Put Sleep First. Drowsy Driving is Dangerous!
Less than 6 hours of sleep triples your risk of falling asleep while driving! Drowsy driving is just as dangerous as driving under the influence. Like alcohol, sleepiness can slow down your reaction time, decrease awareness of your surroundings, impair judgement, and increase your risk of crashing which could harm yourself and others. *
Below are some drowsy driving warning signs to watch for:
- Finding it hard to focus on the road, frequent blinking, or heavy eyelids
- Starting to daydream, wandering eyes, and have disconnected thoughts.
- Having trouble remembering the last few miles driven.
- Missing an exit or ignoring traffic signs.
- Yawning repeatedly or rubbing your eyes.
- Finding it hard to keep your head up or nodding off.
- Drifting from your lane, tailgating or hitting a shoulder rumble strip.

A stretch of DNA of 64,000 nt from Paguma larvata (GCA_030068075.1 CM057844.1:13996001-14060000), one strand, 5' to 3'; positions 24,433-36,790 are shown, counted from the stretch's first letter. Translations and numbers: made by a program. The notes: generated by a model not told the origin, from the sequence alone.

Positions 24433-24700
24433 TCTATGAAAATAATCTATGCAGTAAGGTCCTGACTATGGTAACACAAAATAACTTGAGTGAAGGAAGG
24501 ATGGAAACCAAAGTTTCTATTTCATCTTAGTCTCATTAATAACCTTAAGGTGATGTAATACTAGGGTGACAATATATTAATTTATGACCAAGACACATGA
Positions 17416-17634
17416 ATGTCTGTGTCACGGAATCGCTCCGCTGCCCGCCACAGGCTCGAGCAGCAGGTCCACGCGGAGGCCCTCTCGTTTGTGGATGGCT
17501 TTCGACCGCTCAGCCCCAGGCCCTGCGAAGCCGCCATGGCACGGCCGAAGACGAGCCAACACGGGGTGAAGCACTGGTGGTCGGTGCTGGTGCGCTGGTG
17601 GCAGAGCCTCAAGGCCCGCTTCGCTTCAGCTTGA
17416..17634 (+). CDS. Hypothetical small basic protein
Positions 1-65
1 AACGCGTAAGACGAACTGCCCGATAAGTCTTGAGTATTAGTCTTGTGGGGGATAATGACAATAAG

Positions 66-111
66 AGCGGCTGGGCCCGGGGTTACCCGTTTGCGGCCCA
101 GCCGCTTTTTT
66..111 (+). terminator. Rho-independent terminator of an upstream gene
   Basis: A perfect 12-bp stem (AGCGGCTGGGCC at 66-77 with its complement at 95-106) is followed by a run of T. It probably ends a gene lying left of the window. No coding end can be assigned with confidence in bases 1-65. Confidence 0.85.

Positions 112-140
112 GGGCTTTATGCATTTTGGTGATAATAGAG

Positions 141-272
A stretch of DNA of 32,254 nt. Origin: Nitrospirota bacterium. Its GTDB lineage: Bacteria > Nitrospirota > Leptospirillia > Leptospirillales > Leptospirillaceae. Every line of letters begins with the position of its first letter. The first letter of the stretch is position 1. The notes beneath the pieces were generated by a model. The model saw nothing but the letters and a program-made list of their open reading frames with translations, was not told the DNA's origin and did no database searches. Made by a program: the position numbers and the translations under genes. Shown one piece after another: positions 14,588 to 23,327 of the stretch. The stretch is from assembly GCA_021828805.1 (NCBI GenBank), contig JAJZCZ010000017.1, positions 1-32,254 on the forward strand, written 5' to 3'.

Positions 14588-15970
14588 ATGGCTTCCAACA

- Feeling restless and irritable, or becoming aggravated with common annoyances such as sitting in traffic.
Before you get in the car with someone or drive yourself, ask the following questions:
- Are you sleep deprived or fatigued?
- Are you planning to drive long distances without proper rest breaks?
- Will you be driving through the night, mid-afternoon, or when you would normally be asleep?
- Are you taking medications that can make you sleepy such as antidepressants, cold tablets, or antihistamines?
- Have you been working for more than 60 hours a week?
- Have you been working more than one job and your main job involves shift work?
- Did you drink alcohol? Even a small amount of alcohol can have an impact on your body.
According to the National Sleep Foundation, below are some tips to make sure you don’t drive drowsy:
- Get the recommended 7-9 hours of sleep per night for adults and 8-10 hours for teens.
- Plan your long trips with a companion.
- Schedule regular stops for your trip, every 100 miles or two hours.
- Avoid alcohol and be aware of any medications (over-the-counter and prescribed) that may cause drowsiness and impair performance.
- Consult your physician or a local sleep disorders center if you have difficulty staying awake while driving or have frequent daytime sleepiness.
*Source: National Sleep Foundation